Utilise Kit With Liquid Fertiliser System
Switching to liquid solution and suspension fertilisers has helped a North Lincolnshire arable farmer reduce workload at busy times of the year, ensure better utilisation of the farm sprayer and by being able to store large quantities of product on farm, take advantage of competitive pricing.
The break-up of a farming partnership involving two large farming organisations created a number of challenges for manager Andrew Radley based at Low Risby Farm near Scunthorpe. The most significant of these was an effective doubling in size of the existing arable enterprise and the subsequent pressure that this put on the available workforce and machinery.
The farm in 2016 was a 600 hectare arable enterprise and after the split in the same year it increased to 983 hectares. By 2019 land under cultivation will have further increased to 1,100 hectares, almost doubling the original area but leaving the same management structure.
“Increasing the size of the business opened the door to employing a contractor to take some of the workload,” says Mr Radley. “We also opened dialogue with OMEX Agriculture to explore using its suspension fertiliser on our oilseed rape crop
“Our first harvest was a real challenge because we were so short of labour, so the suspension fertiliser option coming along when it did was a huge relief. We also employed OMEX to carry out all our soil sampling – an important decision having taken back in hand so much land the same year.”
Soils across the farm vary from sand to limestone and from loamy soils to really strong land of the Carr series, which is low in phosphate. Mr Radley says that such variable soils require bespoke fertiliser mixes and the suspension and liquids lend themselves to his situation.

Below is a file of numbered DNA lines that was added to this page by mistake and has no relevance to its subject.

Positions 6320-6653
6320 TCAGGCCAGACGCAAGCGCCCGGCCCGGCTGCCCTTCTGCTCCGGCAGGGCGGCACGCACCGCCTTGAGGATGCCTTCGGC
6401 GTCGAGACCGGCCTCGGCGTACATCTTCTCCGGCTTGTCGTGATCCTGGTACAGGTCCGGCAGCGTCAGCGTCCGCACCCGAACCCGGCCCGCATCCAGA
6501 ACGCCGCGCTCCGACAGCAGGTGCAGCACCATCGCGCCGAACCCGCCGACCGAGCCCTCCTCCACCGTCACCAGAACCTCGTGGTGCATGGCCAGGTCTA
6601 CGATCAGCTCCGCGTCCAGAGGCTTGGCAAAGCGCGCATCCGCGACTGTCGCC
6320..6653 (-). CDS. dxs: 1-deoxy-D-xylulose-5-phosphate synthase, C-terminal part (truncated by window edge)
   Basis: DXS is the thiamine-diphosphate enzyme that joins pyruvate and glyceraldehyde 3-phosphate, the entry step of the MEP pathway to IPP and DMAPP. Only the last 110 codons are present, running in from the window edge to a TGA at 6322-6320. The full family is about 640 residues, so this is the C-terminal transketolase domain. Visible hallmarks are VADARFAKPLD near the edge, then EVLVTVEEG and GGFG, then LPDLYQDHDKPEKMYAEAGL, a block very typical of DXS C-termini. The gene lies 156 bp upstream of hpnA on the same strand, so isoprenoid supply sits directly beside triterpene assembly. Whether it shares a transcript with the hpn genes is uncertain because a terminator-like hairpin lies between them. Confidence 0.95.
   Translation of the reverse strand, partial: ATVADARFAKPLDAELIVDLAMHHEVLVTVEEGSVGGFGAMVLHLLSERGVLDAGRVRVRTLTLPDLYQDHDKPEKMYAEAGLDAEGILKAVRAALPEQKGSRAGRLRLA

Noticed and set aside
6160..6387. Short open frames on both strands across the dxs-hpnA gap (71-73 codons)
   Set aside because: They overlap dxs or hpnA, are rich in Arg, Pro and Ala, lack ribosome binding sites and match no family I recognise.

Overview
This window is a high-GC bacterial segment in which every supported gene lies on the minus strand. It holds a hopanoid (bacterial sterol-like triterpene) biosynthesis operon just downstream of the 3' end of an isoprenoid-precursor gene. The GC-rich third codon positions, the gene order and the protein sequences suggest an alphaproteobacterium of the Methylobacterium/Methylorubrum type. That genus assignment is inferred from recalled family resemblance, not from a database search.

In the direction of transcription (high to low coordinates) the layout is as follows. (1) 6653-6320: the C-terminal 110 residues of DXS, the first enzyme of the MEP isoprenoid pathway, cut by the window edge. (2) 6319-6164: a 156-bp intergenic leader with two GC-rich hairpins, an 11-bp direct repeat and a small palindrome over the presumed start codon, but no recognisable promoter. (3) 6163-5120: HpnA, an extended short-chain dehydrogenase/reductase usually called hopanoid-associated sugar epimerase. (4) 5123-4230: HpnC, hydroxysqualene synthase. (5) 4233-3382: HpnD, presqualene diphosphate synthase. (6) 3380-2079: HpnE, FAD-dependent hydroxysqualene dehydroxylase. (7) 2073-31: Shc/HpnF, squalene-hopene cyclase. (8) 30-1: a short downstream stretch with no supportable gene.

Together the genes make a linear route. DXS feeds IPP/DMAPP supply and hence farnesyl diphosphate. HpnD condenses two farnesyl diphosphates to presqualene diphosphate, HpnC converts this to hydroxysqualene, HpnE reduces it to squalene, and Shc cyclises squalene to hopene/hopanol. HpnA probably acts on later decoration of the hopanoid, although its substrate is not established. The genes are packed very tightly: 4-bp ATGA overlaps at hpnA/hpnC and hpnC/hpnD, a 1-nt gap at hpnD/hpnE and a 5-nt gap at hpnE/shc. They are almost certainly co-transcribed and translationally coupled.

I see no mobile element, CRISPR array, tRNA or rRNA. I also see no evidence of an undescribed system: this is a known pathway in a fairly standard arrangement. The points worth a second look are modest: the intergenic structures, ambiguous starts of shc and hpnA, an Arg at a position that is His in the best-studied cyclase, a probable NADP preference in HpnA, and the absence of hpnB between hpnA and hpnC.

“OMEX analyse our soils in its laboratory and make nutritional packages based on the results and also take into account yield expectations and straw offtake,” he explains.
The farm currently grows winter feed wheat that averages 9t/ha, winter and spring barley, oilseed rape and vining peas. Land is also rented out for potatoes.
Switching to liquid fertiliser has had additional benefits including application accuracy and an improvement to the environmental footprint across the farm. Being close to many watercourses Mr Radley would regularly reduce rates on the headlands when applying granular fertiliser, ultimately leading to reduced yields.
“The advantage of liquid fertiliser is that it can be applied at full rate right up to the field margins. Auto-shut off and GPS on the sprayer ensure application accuracy across the whole field too.”
The farm has subsequently installed five OMEX 50 tonne storage tanks strategically positioned across the farm. Nitrogen is pumped into the tanks in the autumn and then replenished in the spring.
“We look back now and ask ourselves why we didn’t switch earlier, but to be fair I think at the time we didn’t need to,” says Mr Radley.
All crops are more even and uniform from field corner to corner says Mr Radley, and he would not change from a liquid system now having seen the differences and felt the benefits.